How to conduct an interview for Opensource.com

Interviews are a great way to cover popular industry topics and hear from open source leaders on what's new in open source software, hardware, and/or methodologies. This page is your resource for initiating, conducting, and publishing an interview on Opensource.com from start to finish.

Contact an editor on the team for assistance or with questions.


To initiate the interview

#1 : You can either propose to interview a person, company, project, or community by emailing an Opensource.com editor for approval.Or, the interview may have been suggested by an Opensource.com editor and you agreed to conduct it.

#2 : If you will be making first contact with the interviewee, send an email to the person you have identified as the best contact to introduce yourself and ask if they are interested in answering some questions for Opensource.com via email. Include topics for discussion (and a deadline if necessary).

first contact email template

Hi (name of interviewee),

I am a community moderator (or other title) with Opensource.com and we are interested in interviewing you for an article on the site.

(Explain here why you find them and their work interesting; relate it to anything relevant going on in the news or industry; mention what type of questions you would like to ask.)

Opensource.com has an engaged audience of open source enthusiasts: 13,000+ Twitter followers, 8,600+ Facebook fans, and 200,000+ page views per month. (updated 9/13)

If you are interested, please let me know and I will send you the questions. Please answer them via email. (Add something about a deadline/timeline if there is a need to do that here.)

Thank you for your time and I look forward to hearing from you,

(your name)

Or, if you have been introduced via email to the person to interview by an Opensource.com editor, pick up there conversation there by introducing yourself again, sending your questions, and explaining the goals of the interview.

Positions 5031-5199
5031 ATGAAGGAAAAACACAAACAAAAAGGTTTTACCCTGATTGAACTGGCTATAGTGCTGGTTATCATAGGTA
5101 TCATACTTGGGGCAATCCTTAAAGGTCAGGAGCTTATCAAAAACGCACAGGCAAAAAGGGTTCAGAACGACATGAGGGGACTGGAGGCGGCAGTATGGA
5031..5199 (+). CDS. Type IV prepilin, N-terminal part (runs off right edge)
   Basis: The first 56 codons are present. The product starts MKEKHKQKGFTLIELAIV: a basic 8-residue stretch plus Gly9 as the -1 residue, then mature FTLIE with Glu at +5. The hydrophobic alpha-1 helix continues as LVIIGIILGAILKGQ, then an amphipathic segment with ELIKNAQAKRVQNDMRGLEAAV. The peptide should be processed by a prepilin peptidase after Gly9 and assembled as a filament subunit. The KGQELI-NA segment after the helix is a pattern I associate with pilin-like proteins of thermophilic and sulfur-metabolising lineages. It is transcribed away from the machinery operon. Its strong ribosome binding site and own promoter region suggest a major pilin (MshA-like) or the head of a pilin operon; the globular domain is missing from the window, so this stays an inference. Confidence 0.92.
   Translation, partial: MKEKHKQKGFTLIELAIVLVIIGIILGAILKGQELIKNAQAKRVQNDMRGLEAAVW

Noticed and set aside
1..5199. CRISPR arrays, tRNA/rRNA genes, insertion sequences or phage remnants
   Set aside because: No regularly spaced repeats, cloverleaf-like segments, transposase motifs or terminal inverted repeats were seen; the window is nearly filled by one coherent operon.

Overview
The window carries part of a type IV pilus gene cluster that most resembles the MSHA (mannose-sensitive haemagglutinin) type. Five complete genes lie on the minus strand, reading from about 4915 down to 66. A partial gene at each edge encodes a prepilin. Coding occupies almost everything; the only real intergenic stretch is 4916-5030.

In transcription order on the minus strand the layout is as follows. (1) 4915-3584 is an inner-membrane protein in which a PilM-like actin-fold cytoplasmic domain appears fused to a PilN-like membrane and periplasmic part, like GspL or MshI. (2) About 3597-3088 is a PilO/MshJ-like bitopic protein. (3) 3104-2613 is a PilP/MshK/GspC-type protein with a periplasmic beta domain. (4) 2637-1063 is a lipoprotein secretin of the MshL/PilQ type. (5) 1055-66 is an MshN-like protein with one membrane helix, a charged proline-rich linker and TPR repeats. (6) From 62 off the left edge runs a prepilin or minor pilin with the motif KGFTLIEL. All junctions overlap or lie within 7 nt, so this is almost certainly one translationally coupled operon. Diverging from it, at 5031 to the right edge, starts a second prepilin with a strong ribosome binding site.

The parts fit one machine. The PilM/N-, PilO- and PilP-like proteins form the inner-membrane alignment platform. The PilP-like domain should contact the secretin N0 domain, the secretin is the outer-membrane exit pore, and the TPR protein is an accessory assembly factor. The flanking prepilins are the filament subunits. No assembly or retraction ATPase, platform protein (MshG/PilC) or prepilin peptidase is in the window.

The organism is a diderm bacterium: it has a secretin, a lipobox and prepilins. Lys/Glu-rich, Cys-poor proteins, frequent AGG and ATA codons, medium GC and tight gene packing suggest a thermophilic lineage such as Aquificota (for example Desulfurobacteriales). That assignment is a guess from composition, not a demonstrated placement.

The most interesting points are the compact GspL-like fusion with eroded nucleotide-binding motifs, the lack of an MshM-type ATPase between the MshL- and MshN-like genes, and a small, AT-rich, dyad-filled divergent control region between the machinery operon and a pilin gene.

introduction via editor email

Hi (name of interviewee),

I am...

I look forward to working with you. (include deadline if needed)

The goal of this interview is... (more on this below)

Here are the questions, please answer via email...

Thank you for your time,

(your name)

#3 : If the interview is accepted after first contact, send your interview questions to an Opensource.com editor for approval.

First, come up with a sentence or two that describes the purpose and goals of this interview. For example, if I wanted to interview an intern from the Outreach for Women program I might tell her: The goal of this article is to share your experience, tell your story. Whatever nuggets of truth, or help, or interest that come to mind as you are thinking of your answer, please add write them down. Feel free to share your opinion. Share also anything that might encourage others to step into their own limelight in life/in software/in the tech industry. This addresses the kind of information and detail I'd like to get out of her answers. That is the goal of giving your interviewee a sentence or two about what the article aims to achieve. It will help you get better and lengtheir answers.

ideas for basic questions